So, “walk-like-a-refrigerator” theory is really the theory to go for, and it explains the walking part. Also, the Mulloy theory of rocking the statues did not work for the taller statues which were very tall and thin. Such 30-foot-tall statues being walked slowly around the island with ropes is certainly possible, but it would be slow going. It would be faster to drag them on sleds. Evidence indicates that they were completely finished, with all decorations, including ankh-like designs on their backs, before they left the quarry to go “walking.”
So, the questions that naturally come up when the moon is rising and the snow is falling off the pine trees: Why are these people even trying to move gigantic statues that weigh at least five tons and are more typically 20 to 40 tons? We they superb engineers and architects that after building all sorts of other moments (maybe on other islands?) that they just thought they would carve up a volcanic crater into hundreds of giant statues—and then move about a third of them around the island to “protect” it from some further cataclysms that had already devastated the island earlier?
Our group stood on a trail on a slope of the volcano with a dozen moai stood twenty feet tall around us, buried up to their waists or chests. One moai that Heyerdahl excavated in 1956 has a masted ship on its stomach. Heyerdahl believed that this was an ancient sailing ship used by explorers who came from Peru. Others say that the ship is an early carving of a European ship that visited the island. The only problem with this explanation is that the carving was only discovered after Heyerdahl had dug the soil around it away. It seems likely that the several feet of soil that had amassed over the drawing would have taken hundreds of years to accumulate.
The statues seem originally to have been standing on the slope just as they are found today and were typically forty to fifty feet tall. Indeed, some stood as tall as a seven-story building, and the largest, still in the quarry, was more than seventy feet tall. Therefore, it would seem that the carving of the ship on the belly of one of the statues would be far older than the discovery of the island in 1722. The statue itself must be centuries older than that.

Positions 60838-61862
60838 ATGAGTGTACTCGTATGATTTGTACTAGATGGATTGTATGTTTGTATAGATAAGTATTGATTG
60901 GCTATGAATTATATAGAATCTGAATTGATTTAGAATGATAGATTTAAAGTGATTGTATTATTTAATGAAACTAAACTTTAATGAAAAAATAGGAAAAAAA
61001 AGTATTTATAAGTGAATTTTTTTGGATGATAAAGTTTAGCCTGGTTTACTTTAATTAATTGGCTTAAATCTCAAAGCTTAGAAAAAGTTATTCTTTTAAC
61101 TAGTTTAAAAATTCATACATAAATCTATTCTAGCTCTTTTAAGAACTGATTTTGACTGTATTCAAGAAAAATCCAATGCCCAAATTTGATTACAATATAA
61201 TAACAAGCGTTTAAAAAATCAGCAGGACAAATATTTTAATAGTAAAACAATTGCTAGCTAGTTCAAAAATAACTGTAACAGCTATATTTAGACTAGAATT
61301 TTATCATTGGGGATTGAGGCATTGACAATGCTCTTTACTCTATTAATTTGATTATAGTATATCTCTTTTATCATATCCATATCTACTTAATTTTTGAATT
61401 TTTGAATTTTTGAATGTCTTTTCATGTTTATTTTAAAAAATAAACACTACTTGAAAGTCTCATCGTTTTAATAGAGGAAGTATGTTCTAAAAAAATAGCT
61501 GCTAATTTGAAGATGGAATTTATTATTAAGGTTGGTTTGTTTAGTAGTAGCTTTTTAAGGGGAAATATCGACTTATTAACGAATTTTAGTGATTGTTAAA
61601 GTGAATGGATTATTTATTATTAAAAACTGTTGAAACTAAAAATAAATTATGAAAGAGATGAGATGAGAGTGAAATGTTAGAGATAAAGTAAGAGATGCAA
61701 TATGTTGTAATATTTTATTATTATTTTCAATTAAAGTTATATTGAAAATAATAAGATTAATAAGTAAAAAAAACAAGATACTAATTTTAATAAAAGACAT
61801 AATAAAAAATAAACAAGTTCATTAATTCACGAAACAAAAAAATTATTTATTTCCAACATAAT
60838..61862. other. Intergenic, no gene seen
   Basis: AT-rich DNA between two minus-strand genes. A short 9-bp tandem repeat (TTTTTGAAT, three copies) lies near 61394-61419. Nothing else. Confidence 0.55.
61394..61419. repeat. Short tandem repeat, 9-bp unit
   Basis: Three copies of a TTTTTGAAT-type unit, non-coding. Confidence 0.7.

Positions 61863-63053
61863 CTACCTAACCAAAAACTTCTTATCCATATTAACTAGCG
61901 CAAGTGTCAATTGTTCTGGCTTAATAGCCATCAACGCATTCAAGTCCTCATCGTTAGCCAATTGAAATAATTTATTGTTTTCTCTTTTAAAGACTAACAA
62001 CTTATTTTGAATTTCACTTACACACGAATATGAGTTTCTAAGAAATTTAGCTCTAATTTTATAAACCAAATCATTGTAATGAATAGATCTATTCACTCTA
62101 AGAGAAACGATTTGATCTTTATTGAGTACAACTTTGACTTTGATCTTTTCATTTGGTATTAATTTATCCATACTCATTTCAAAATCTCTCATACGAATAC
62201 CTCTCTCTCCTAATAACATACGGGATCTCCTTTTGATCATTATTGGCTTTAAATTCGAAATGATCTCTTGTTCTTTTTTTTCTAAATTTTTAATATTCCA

I was immediately struck by the fact that the crater and the statues around it were quite different from the moais and ruins around the rest of the island. While the moais that were erected on platforms around the edge of the island were put there to protect the island, the purpose of these statues around the crater was something else. Many researchers believe that these statues around the crater were just waiting to be moved out, to “walk” as it were, to their ahu-platform somewhere on the island. Looking around, I thought not.
Something else that immediately came to my attention as I wondered at the gigantic statues around me were the large lichen spots on all of the statues. Lichen eats living rock and grows very slowly—fractions of an inch over hundreds of years. Ages of rocks are sometimes estimated by how large the lichen patches on them are. A large lichen patch would suggest that these statues were thousands of years old. In an effort to check this out, I measured lichen patches on uncut rock. They were only slightly larger than those on the statues themselves.
While at Orongo I scanned the cliffs to the south along Rano Kau for the elusive ahu and statues of Rikiriki (“very small, very little” in Rapa Nuian). In 1889, William Judah Thomson visited Easter Island for the Smithsonian Institution and wrote in the paper published by them in 1891 called Te Pito Te Henua, or Easter Island that Ahu Rikiriki was a statue at the extreme southwest end of the island which was placed midway between the sea and the top—on the face of a perpendicular cliff nearly 1000 feet high. Thompson states that 16 small statues are lying on this platform and seem to be in excellent condition. “We could find no way of reaching the narrow ledge upon which this platform stands. No roads lead down from the top; it cannot be approached from either side, and from below it is a straight up and down wall against which the sea dashes continually. It is hardly probable that the images were lowered from the top by ropes, and the natural conclusion is, that a roadway once existed…”
That statues had “walked” or even rolled to such a position seems incredible. Yet, more mysteriously, no trace of this platform or the statues has been found since, although the British traveler Katherine Routledge reported in 1919 that the statues were now lying at the floor of the cliff, presumably in the water. However, many researchers now question whether this remarkable ahu ever existed.
Part 5 - The Megalithic Wall of Vinapu
Part 6 : The Museum in Hanga Roa